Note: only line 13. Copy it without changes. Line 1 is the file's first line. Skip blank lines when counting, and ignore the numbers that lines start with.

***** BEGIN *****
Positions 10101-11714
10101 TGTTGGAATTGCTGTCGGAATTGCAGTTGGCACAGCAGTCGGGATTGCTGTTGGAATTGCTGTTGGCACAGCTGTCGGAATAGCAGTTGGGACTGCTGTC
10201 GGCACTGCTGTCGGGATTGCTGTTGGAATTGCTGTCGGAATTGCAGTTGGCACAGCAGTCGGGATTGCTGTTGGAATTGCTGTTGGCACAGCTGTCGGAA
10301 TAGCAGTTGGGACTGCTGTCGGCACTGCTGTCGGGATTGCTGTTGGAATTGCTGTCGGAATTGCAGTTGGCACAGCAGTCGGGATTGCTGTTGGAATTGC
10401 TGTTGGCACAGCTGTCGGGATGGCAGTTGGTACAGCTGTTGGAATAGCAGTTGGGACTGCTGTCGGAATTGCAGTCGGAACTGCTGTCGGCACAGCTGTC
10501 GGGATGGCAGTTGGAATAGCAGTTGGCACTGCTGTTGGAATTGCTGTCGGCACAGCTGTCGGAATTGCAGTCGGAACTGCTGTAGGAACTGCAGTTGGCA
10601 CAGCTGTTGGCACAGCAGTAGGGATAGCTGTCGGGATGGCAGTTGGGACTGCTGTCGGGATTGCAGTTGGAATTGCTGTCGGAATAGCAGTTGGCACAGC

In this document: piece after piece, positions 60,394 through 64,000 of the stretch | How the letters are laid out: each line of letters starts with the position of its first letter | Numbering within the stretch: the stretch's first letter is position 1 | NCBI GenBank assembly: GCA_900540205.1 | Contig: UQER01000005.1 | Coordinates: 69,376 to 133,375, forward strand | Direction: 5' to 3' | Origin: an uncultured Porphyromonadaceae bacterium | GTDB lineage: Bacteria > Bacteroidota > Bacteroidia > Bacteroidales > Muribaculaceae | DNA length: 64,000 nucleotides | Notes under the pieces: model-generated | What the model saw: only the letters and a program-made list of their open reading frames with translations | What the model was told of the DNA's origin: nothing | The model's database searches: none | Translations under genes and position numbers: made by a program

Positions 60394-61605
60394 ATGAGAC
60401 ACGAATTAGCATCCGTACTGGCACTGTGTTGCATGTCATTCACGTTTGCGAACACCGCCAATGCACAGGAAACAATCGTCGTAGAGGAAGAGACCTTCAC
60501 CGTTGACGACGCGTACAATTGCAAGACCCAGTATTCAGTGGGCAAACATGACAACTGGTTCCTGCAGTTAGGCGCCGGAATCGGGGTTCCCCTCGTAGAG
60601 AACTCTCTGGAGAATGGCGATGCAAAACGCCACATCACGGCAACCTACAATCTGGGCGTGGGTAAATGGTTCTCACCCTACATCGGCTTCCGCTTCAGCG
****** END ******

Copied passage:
60601 AACTCTCTGGAGAATGGCGATGCAAAACGCCACATCACGGCAACCTACAATCTGGGCGTGGGTAAATGGTTCTCACCCTACATCGGCTTCCGCTTCAGCG